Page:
We’re big believers that you don’t need much space to grow your own food. A window box will give you enough space to grow some lettuces and herbs, a couple of pots by the back door will suffice for growing some peppers and tomatoes, and a grow bag by a garden wall will allow you to grow some peas and beans.
So here are some ideas to inspire you with your own small space.
Window boxes typically measure around 60cm in length and will happily sit inside or outside your window. Be sure to choose one with holes for drainage so that you don’t drown your plants and pop your window box in a window that gets a good amount of sunshine during the day.
If you have a standard box, approximately 15-20cm deep, then we’d recommend growing a mixture of salad leaves and herbs in a standard 20cm deep window box. The best lettuces to grow in a window box are the loose leaf lettuces like Salad Bowl and Freckles. Any herbs will work really, so choose
the ones that you enjoy cooking with the most.
Choose a deeper window box, say 30cm, and you’ll be able to grow a few carrots and spring onions, or try some dwarf varieties of tomatoes, peppers and beans – see our list of top crops for small spaces below for some ideas!
Space for a few pots or grow bags outside?
OK, so you’ve got a little bit of space to play with here, so let’s make the most of it…
First off, grow what you can in a window box as above, e.g. a combination salad and herbs. Then you can grow some different things outside in your pots.
When planting your pots, be sure to add some stones at the bottom to help with drainage and put them in a nice sunny spot. You can grow most things in pots, so choose vegetables (or fruit) that you really enjoy eating and follow the golden rule: give each plant enough space and depth. If you try to put 5 courgette plants in a single pot, they won’t be very successful. But pop a single courgette plant in a pot and you’ll be very happy with the results.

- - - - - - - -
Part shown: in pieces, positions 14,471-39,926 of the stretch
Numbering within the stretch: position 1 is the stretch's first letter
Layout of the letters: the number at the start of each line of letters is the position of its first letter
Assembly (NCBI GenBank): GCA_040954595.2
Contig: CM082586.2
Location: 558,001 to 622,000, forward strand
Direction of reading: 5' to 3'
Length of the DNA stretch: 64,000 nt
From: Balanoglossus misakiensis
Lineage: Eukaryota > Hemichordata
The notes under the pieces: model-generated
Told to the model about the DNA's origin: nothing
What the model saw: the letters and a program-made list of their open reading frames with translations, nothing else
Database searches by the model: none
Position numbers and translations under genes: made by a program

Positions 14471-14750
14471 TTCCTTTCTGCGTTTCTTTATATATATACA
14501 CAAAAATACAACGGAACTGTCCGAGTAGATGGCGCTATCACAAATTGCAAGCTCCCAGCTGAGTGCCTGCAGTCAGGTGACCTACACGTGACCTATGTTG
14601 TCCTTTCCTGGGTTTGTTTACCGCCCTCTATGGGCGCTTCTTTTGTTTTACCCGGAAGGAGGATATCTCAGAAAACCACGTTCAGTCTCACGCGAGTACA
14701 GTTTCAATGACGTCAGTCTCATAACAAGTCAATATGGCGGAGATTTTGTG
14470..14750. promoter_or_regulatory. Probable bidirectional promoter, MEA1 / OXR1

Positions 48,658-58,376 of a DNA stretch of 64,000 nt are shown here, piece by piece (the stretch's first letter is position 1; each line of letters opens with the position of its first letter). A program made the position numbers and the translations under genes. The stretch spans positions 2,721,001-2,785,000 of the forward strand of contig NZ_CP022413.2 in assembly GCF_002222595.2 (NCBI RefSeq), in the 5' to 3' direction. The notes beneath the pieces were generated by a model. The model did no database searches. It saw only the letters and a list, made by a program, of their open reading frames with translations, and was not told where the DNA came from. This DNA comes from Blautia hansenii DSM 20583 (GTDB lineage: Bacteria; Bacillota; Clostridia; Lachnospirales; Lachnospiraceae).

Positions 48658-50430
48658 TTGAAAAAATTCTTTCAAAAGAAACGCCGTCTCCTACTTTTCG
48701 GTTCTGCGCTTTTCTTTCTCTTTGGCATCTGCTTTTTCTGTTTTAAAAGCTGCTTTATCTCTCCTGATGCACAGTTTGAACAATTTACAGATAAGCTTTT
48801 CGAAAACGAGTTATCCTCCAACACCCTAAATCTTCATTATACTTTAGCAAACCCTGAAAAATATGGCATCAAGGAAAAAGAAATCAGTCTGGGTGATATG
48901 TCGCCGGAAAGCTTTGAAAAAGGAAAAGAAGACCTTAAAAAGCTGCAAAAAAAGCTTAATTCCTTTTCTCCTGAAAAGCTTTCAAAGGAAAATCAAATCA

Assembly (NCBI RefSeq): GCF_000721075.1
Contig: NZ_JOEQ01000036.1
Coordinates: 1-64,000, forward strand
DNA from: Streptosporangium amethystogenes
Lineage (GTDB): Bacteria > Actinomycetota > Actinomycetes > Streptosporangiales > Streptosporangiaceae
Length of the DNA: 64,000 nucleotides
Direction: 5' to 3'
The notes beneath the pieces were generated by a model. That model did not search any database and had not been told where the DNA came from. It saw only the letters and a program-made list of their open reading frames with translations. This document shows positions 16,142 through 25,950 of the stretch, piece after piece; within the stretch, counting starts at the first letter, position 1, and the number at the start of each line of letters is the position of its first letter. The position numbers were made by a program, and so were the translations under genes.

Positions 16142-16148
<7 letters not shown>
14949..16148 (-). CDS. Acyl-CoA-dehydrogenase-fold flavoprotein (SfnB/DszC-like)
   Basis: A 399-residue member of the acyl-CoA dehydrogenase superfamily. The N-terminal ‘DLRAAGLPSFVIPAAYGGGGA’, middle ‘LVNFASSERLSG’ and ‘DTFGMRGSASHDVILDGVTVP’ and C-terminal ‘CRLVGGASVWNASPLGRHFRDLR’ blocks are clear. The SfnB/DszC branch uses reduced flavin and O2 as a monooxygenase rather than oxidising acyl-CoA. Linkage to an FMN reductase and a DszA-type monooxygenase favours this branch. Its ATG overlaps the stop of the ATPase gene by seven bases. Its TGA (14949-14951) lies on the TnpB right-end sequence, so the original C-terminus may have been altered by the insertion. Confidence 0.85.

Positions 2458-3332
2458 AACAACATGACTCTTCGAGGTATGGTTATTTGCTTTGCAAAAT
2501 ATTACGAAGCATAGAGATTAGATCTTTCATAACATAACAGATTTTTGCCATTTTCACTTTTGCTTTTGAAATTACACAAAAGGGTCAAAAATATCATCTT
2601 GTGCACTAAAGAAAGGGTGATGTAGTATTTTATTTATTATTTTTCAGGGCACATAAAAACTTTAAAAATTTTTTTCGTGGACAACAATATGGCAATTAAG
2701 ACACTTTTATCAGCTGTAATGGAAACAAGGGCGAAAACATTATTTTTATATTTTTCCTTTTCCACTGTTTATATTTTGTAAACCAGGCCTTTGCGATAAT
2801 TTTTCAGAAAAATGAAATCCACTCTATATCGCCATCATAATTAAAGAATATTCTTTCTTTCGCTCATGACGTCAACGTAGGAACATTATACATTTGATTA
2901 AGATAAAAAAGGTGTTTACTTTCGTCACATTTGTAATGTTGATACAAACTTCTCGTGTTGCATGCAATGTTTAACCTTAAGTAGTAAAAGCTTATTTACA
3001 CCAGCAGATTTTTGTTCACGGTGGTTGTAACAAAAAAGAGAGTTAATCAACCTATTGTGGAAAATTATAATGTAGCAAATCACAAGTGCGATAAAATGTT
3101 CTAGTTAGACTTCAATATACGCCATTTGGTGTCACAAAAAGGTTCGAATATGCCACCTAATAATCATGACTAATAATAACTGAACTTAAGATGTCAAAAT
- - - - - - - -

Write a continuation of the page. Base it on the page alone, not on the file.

If you have a nice sunny wall or fence, then get yourself a grow bag and use it to grow climbing plants, like beans and peas. If you turn the grow bag on its side and use it that way, you’ll give your plants a little more depth for their roots.
A very small garden
If you have space for a small raised bed, a free flower bed, or you just have a tiny corner of the garden to spare for a veg patch, then try a bit of intercropping. If you plant fast growing plants next to slow growing plants you can make the most of the space you have. What this means is that while the slow plant is taking its time to grow up, the fast plant is cruising ahead and ready to harvest before the slow grower needs that bit of extra space. Very clever.
As an example, you could plant lettuces between sweetcorn plants, or spinach between parsnips. Mix and match any fast growing and slow growing plant from the list below:
Fast growing veg: Lettuce, spinach, carrots, beans
Slow growing veg: Sweetcorn, broccoli, cabbages, kale
15 Top Crops for Small Spaces
Demon Red Chilli Pepper
Hestia Dwarf Runner Bean
Tiny Tim Tomato
Dwarf French Bean
Salad Bowl Lettuce
3 Instant Gardens to grow in Small Spaces